Second, Smith advises that, “it is imperative that we recognize and affirm that the Spirit guides in peace and that the inner witness of the Spirit leads to joy.” Discernment is done best in what Smith called periods of “consolation” rather than periods of “desolation.” “Consolation” is anything that draws me toward God and “desolation” is anything that pulls me away. Consolation can include circumstances as well as inner attitudes such as love, peace, and joy. Desolation can come from external circumstances and can manifest in inner attitudes like anger, guilt, pride, or fear. We do not make any major decisions when in desolation. We stay the course until the desolation resolves. God’s leading is always in gentleness and peace.
Finally, Smith suggested, we must test the peace that we feel about our discernment; our capacities for self-deception and hearing God poorly are great. “…discernment requires that we test and confirm this peace genuinely comes from the Spirit.”
Smith proposed three questions that discerning Christians may ask as a means of testing decisions. First, is your peace consistent with the will of God as presented in Scripture? Second, what are your motivations for making this choice? God’s best or money, power, or position? Are you in a state of “holy indifference”, i.e. not preferring one outcome to another but willing to pursue whatever God wants? Third, do those we respect in Christian community affirm our decisions or do they suggest, for legitimate, substantive reasons, that we should choose differently? While humility may keep us from ever saying we know the will of God for our lives with absolute certainty, we can have great assurance that we are acting wisely if our decisions are able to pass these rigorous tests.
Solitude and silence are also essential in hearing the voice of God. In solitude, we separate ourselves from the input of other voices to be alone with God. While the classic picture of solitude may be a hermit or monk living alone in a remote location, one need not isolate from society to achieve solitude. It is possible to achieve solitude in a crowded library or coffee shop, so long as one is not receiving input from electronic devices, reading material, or other people. Creating distance between one’s thoughts and the ongoing clamor of the world and the opinions of friends and relatives is the key to solitude.
Likewise, silence does not necessarily mean shutting down all external audible noise–though doing so may prove useful to the practice of solitude and silence. In silence, one ceases to need to talk and, as in solitude, to receive input from the outside world. Silence is especially useful for shutting down our need to control the circumstances of our lives and other’s opinions of us through talking. Without creating space to listen for God’s voice amid the noise of our world and our own thoughts, we may find that our prayer and Scripture reading are ineffective in discernment.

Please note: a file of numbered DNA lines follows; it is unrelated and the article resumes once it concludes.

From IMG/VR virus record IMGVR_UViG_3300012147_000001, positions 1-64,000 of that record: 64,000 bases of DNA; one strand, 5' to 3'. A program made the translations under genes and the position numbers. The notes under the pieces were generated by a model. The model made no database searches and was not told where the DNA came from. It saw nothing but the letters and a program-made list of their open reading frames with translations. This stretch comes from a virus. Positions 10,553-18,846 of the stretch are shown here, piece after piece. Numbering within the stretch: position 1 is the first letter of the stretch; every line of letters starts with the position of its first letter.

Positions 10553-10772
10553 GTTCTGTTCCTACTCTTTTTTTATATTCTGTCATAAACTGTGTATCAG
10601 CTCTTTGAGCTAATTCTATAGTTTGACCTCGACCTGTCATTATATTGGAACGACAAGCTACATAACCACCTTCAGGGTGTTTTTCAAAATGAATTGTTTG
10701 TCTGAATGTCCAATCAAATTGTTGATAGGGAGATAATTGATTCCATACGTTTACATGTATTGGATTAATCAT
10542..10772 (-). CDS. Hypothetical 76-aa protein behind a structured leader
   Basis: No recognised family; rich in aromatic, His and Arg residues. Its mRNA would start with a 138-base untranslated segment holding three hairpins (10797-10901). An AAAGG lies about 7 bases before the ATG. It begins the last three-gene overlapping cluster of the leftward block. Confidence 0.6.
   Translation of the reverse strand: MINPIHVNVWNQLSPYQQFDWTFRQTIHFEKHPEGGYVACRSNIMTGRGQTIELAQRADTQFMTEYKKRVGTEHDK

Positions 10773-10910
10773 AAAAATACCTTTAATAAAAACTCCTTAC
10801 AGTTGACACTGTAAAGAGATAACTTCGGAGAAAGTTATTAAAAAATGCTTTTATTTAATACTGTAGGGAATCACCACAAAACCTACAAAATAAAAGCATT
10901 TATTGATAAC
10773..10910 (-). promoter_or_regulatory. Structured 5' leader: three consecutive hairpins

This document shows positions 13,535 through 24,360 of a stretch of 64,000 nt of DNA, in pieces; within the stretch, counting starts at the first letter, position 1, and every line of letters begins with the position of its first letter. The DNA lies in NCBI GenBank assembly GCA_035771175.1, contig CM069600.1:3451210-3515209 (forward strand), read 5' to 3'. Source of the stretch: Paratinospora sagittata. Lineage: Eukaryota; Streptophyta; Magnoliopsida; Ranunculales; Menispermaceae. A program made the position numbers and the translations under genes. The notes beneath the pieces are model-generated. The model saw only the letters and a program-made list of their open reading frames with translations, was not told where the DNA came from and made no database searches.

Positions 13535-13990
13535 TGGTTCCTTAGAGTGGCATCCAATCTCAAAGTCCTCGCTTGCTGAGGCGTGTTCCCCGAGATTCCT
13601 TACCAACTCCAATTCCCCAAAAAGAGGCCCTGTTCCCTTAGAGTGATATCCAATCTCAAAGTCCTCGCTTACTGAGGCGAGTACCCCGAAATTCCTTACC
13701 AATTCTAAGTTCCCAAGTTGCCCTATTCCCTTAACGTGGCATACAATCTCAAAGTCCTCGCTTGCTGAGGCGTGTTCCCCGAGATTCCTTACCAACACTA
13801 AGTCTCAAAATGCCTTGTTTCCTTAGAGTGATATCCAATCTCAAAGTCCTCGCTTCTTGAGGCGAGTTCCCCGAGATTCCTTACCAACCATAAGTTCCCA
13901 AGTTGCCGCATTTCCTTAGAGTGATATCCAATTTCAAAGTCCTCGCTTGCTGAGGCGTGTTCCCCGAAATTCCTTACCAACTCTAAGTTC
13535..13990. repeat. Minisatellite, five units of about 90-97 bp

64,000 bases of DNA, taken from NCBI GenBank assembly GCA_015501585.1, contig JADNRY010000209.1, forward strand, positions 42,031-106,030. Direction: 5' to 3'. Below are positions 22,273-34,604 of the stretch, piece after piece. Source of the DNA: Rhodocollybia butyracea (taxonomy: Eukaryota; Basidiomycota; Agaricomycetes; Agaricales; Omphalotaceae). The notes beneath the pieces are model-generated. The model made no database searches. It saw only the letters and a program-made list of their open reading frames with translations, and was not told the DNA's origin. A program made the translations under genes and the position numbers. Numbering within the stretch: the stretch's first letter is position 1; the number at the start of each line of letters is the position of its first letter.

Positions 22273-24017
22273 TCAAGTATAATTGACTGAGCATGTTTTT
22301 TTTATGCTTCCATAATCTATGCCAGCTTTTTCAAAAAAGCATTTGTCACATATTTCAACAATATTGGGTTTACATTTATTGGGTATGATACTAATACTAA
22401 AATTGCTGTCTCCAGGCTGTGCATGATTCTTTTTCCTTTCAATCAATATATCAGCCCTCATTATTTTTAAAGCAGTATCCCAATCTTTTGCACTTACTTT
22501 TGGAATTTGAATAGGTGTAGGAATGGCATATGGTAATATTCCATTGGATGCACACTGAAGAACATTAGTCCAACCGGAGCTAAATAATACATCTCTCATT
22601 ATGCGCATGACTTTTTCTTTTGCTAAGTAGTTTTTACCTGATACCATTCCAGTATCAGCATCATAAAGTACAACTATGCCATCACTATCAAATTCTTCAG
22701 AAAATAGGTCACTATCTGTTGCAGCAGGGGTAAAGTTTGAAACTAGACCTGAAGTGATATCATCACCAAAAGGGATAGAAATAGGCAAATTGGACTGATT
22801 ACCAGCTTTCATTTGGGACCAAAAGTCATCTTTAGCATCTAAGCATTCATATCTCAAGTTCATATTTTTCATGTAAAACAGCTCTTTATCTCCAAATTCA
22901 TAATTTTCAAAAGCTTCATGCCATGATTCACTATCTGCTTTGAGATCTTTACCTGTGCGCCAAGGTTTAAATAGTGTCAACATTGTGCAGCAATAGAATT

Knowing ourselves is also important. One of the great gifts of vocation is the chance to be me––the real me, the one God created. As Henri Nouwen has said:
Often we want to be somewhere other than where we are, or even to be someone other than who we are. We tend to compare ourselves constantly with others and wonder why we are not as rich, as intelligent, as simple, as generous, or as saintly as they are. Such comparisons make us feel guilty, ashamed, or jealous. It is particularly important to realize that our vocation is hidden in where we are and who we are. We are unique human beings, each with a call to realize in life what nobody else can, and to realize it in the concrete context of the here and now.
We will never find our vocations by trying to figure out whether we are better or worse than others. We are good enough to do what we are called to do. Be yourself!
At this point, having discussed some useful questions and spiritual disciplines for discernment, one may rightly ask, “Now what?” Are there practical things I can do, beyond asking questions and practicing disciplines, to be active in discerning my vocation? Thankfully, yes there are. First, one may simply go about doing what one is already doing, asking God to reveal, through daily work and routines, what His will is for us now in the areas where we are already at work. You may be surprised to discover that some small form of service that you have been doing has been shaping you and giving you a vision for your vocation without you realizing it. In considering this point, it may be useful to think holistically about life, going beyond the compartmentalization of work, family, friends, and church that is often typical of the mental organization of our lives. If we are only thinking about our vocation in terms of the things we do for work, for instance, we may ignore our gifts and talents in church or family life that may speak more to us about our vocation than what we do to earn a living.
Second, one may explore different avenues of work and service for limited times as a means of testing one’s fitness for a particular vocation. Are there internships that would allow you to do some aspect of a particular vocation for a time? Would you be able to shadow a person who is already doing a job that you are interested in trying? Or perhaps, more consequentially, are there job openings in an area where you believe you may be called to work? If so, those openings may be the only sign you need from God to jump right in and do the work, trusting God to show you whether you are suited for that work by actually trying it.